Don’t let identity theft ruin your life

By Jana Fagotti
September 12, 2002

I had just gotten home to New Jersey from my first year at Cabrini. My parents handed me an envelope from my local post office confirming a change of address to Philadelphia. I was very puzzled as to where the idea of me changing my address had come from. I contacted the post office and was informed that they had written proof that I wanted all of my mail forwarded and that some of my mail had already been forwarded. I asked for a copy and needless to say, I received the copy in the mail a day later. There it was, a form with printed writing, not even remotely like my own, that included my full name, home phone number, address and the forwarded address as well as what was supposed to be my signature.

My blood ran cold for a second as I stared at the paper in disbelief. Who could possibly be trying to take my identity? In the next few days the New Jersey State Police and Philadelphia Police had been contacted and were concerned. They informed me that it was possible that I was involved in a “fraud ring” and encouraged me put alerts on all of my financial accounts.

What scared me most was that there could be someone out there pretending to be ME.

In mid-July, I received a Capital One envelope in the mail and, upon opening it, found that I had a Capital One account that I had never applied for. I contacted them and explained the situation and cancelled the account. Two weeks later I received another bill from Capitol One. I called again and explained that I had tried to close the account earlier. I was informed that the card had been applied for online and had included my full name, correct home address, phone number and the last four digits of my social security number. I was livid at this point and attempted to cancel the account again.

I forced myself to reevaluate what information I had entered online in the past. I do not buy anything on the Internet and never apply for anything that requires any of my personal information. I gave up temporarily and decided to start my sophomore year on a more positive note.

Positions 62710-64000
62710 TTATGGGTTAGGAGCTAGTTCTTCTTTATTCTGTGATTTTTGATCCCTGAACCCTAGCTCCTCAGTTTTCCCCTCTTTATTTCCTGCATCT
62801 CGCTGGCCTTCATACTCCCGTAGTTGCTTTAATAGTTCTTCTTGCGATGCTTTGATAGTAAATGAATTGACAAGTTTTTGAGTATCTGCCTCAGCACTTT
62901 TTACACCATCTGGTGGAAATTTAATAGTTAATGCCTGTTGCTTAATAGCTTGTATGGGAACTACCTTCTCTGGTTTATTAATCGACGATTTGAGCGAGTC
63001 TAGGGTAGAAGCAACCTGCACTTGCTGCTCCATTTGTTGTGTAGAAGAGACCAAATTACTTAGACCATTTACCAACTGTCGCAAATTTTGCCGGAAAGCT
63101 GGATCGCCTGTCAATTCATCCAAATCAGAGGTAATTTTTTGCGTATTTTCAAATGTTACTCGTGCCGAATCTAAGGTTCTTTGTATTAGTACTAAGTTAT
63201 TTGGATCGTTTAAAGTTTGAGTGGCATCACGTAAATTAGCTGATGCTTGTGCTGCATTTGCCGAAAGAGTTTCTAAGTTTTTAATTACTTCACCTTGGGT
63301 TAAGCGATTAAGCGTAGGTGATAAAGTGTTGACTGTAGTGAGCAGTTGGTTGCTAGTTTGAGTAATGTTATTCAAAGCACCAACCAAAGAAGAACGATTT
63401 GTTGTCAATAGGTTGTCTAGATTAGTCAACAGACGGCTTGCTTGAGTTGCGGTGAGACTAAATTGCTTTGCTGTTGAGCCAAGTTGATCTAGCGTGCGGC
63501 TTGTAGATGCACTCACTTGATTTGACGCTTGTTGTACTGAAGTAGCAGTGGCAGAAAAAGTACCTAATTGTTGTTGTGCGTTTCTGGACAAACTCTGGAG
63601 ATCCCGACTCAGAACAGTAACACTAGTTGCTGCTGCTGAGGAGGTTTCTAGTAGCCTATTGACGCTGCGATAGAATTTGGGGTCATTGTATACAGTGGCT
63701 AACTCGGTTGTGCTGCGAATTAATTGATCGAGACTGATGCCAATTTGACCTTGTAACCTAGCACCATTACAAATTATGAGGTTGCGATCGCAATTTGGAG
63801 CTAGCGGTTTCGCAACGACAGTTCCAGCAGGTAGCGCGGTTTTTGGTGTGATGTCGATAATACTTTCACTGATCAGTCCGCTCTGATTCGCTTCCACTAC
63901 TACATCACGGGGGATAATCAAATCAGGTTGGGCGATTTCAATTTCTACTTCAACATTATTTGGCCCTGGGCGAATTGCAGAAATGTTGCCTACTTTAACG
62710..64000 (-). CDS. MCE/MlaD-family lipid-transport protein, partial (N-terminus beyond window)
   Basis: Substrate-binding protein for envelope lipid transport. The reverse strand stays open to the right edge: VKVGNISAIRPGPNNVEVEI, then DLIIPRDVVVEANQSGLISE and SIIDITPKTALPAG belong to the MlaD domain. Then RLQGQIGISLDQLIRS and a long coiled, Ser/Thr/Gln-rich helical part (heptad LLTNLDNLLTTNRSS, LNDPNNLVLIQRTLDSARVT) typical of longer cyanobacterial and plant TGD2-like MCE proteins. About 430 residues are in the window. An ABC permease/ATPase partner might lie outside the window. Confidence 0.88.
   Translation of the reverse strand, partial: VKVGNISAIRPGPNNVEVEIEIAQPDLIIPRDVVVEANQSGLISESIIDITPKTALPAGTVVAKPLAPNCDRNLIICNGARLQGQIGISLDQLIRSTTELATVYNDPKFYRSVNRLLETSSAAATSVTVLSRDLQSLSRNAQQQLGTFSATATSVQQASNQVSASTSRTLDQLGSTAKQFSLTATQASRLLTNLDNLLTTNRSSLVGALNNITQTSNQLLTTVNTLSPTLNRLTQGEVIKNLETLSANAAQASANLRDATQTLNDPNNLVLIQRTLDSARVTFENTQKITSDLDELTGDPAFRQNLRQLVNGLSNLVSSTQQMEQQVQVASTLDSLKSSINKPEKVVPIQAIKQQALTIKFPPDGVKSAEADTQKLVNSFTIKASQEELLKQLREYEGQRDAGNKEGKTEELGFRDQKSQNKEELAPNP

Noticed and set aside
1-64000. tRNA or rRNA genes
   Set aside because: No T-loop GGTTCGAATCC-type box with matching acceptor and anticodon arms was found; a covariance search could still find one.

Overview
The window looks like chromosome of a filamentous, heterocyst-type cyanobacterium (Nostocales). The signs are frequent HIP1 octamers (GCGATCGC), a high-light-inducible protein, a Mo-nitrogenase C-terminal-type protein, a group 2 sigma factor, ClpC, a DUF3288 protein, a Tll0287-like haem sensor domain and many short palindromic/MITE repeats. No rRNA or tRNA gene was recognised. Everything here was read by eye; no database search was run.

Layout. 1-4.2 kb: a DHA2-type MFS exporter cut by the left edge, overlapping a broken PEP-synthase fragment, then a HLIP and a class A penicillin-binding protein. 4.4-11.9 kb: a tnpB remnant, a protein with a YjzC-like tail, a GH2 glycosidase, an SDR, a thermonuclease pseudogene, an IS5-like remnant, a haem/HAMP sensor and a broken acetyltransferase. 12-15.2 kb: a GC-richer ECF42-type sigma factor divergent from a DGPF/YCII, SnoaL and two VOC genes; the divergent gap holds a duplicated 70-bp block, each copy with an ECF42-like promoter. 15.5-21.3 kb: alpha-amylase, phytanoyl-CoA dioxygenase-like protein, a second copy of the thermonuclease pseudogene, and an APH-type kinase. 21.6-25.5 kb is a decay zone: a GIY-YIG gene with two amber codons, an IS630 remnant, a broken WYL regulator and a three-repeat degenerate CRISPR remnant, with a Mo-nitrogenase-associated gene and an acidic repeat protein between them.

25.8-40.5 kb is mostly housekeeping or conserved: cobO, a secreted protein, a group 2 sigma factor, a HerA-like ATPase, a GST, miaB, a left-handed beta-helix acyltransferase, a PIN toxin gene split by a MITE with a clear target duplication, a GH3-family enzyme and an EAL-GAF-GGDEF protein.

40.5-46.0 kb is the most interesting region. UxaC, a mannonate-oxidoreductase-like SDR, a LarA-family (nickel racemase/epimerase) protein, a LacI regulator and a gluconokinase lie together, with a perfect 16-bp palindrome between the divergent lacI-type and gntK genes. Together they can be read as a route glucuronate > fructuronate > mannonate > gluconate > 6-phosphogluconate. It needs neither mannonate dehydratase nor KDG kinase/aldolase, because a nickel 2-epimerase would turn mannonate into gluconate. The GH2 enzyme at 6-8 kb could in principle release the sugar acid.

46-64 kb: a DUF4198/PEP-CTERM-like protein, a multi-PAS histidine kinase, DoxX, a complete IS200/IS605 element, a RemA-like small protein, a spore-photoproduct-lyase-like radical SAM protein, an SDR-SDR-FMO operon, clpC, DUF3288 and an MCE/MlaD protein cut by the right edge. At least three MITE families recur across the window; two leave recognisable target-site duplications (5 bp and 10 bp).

As I sat at a table during the leadership conference in August, I began telling a friend about what had happened to me this summer. Then, out of nowhere, “Are you a victim of Identity Fraud, ” intervened Megan Beauduy who was sitting nearby. I was shocked to learn that Megan had encountered problem with Capital One over the summer. She urged me to contact public safety, as she had done already.

I spoke to Charlie Schaffner, director of public safety, about my situation and discussed with him several concerns that I had about security on campus. He informed me that there was only two reported incidences of identity fraud this year, but Cabrini had experienced problems in the past.

I realized that I had entered the last four digits of my social security number online in order to check my grades in early June. I questioned the security of the Cabrini website and wondered if that was how my social security number had been obtained. Schaffner assured me that the website security was still being worked on. However, I’d choose my security over my grades any day.

My next question concerned the purpose of a student’s home address being printed on his/her ID cards. My roommate recently lost her ID card and while Public Safety can cancel its access into the buildings it still has her entire home address and name in clear site for identity theft. Schaffner said that the cards have always stated the student’s home address but having it removed is “something to look into.”

I asked what would happen if someone picked up her ID card and called the college, claiming to be a parent, looking for her financial information, for example. “There is a TRUST policy when a person calls on the phone claiming to be a parent,” he said. “Most times we ask the person to come in if possible. Otherwise we trust that the person is a valid parent or guardian and give them the information.”

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Jana Fagotti

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